Republicans aiming to regain control of Congress have already sharpened a message centered on blaming Democrats for high inflation, expensive gas, migrants crossing the U.S.-Mexico border, and violent crime in some cities.
But GOP leaders this week addressed an issue they hope will prove even more powerful: tying President Joe Biden to a shortage of infant formula.
Parents suddenly stumble upon bare supermarket and pharmacy shelves, in part due to ongoing supply disruptions and a recent safety recall. But in an election year that was already shaping up to be tough for Democrats, Republicans warn that the shortage could prove to be a particularly tangible way to argue that Biden is incapable of quickly solving the problems facing the United States.
“This is not a Third World country,” said GOP representative Elise Stefanik of New York, chairman of the House Republican Conference. “This should never happen in the United States of America”.
The administration has at times been slow to respond to sudden political threats, perhaps particularly as signs of inflation began to emerge last year. The White House appears determined not to repeat that mistake, announcing on Friday that formula maker Abbott Laboratories has pledged to give discounts until August for a food stamp-like program that helps women, babies and children called WIC.
Biden insisted that “there is nothing more urgent we are working on” than addressing the shortage.
Asked if his administration had responded as quickly as possible, Biden said, “If we had been better mind readers, I guess we could have. But we moved on as soon as the problem became apparent.”
But the White House defense illustrates how pointing the finger at the Biden administration has already spread far and wide among Republicans in Washington, on television and on social media. It’s a new issue for the GOP to hammer on and a way to address families at a time when Democrats believe outrage over the US Supreme Court that it could end abortion rights could galvanize women and other key voters and counter or at least reduce a Republican surge in November.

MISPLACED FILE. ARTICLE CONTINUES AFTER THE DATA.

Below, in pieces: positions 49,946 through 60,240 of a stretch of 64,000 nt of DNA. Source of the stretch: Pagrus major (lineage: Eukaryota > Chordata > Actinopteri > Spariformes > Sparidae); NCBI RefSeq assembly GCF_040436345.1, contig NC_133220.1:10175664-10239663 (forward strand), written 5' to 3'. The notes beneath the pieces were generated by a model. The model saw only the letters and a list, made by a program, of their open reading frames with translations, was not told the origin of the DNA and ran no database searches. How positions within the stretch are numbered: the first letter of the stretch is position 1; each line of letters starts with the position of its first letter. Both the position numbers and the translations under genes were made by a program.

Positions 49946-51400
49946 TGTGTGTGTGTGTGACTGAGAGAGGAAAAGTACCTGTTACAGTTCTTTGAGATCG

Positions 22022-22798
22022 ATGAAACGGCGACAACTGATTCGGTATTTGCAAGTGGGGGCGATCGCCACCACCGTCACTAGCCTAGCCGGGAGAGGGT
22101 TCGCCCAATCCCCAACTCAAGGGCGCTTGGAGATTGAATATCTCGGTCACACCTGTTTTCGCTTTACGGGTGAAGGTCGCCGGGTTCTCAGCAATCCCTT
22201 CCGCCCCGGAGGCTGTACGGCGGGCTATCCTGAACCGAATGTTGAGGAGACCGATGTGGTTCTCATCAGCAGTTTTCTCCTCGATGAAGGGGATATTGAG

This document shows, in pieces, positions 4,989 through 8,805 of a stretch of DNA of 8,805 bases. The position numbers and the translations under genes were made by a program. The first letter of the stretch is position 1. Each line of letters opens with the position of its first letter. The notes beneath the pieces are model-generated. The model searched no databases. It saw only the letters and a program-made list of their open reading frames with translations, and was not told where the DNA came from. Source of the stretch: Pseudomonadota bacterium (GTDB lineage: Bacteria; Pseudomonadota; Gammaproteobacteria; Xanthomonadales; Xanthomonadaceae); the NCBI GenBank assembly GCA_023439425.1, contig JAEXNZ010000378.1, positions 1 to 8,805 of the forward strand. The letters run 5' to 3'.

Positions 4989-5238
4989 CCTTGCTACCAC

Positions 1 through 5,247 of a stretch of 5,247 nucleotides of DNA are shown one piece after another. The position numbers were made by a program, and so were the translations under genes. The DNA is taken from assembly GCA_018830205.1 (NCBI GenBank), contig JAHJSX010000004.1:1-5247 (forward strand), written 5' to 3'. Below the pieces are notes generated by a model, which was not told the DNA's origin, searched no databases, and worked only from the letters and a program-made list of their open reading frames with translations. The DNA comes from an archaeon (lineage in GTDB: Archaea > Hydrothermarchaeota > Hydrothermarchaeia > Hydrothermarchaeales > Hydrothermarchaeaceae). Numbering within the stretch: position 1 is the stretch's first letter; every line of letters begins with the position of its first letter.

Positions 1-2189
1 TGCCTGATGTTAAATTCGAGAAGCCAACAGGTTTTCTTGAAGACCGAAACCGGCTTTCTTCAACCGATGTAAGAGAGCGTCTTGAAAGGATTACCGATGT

Republicans’ all-out press included linking the shortage formula with the growing number of migrants entering the United States, one of the biggest issues they have tried to put at the feet of an unpopular president. On Thursday, Rep Kat Cammack, R-Florida, shared an image of a shelving unit at a U.S. Border Patrol facility in Texas that showed a single shelf with four boxes full of baby food containers and half a dozen. of extra baby food containers on that shelf.
Cammack said Thursday that a border patrol officer sent her the picture. The AP did not independently verify the authenticity of the photo or when exactly it was taken. Some conservative pundits and news outlets have since drawn even bigger stories from the photo, with some claiming that they show Biden sending “thousands” of pallets of formula milk to the border as her parents in the United States struggle to find milk. artificial. Texas Governor Greg Abbott called the images “shameful”.
White House Press Secretary Jen Psaki said on Friday that the border patrol was “following the law” requiring the government to provide adequate food, especially formula for children under the age of one, who are detained at the border.
The GOP’s political advisers, however, call it a ready-made problem that resonates with voters.
“It’s just another of those consumer problems that come up from time to time that are very easy for people to understand,” said Matt Mackowiak, a Republican strategist based in Texas. “They have to find a solution and they have to do it soon.”
In Washington, lawmakers are responding to the shortage by scheduling hearings and requesting information from the FDA and formula makers as part of extensive investigations. Democratic leaders of the House Commission for Oversight and Reform have written formula makers looking for information that includes the measures they are taking to increase supplies and prevent price counterfeiting.
“The shortage of national formulas poses a threat to the health and economic security of infants and families in communities across the country, particularly those with lower incomes who have historically experienced health inequalities, including food insecurity,” he said. stated a letter to Chris Calamari, the president of Abbot Nutrition.
The letter searches for all documents relating to the closure of the Abbott Nutrition facility in Sturgis, Michigan. Abbott Nutrition recalled several major brands of formula formula and closed the factory when federal officials began investigating four babies who suffered from bacterial infections after consuming formula from the facility.
Abbott is one of the few companies that manufacture the vast majority of U.S. formula supply, so their retirement wiped out a large segment of the market.
Democrats are framing the shortage as an example of how Americans are hurt when some large corporations control the market. But like inflation or high gas prices, their challenge is to explain the contributing factors to the public.
Senator Mark Kelly of Arizona, one of the most vulnerable Democrats running for re-election this year, said supply chain problems with formula, microchips, gasoline and other products have complex roots, many of which go back to the pandemic. .
“It is up to us in Congress to address these issues, to figure out where to go, how to overcome these bottlenecks in supply chains,” said Kelly. “But not because of an election. Because this affects people’s lives “.
Associated Press writers Jonathan J. Cooper in Phoenix and Joshua Boak, Kevin Freking, and Amanda Seitz in Washington contributed to this report.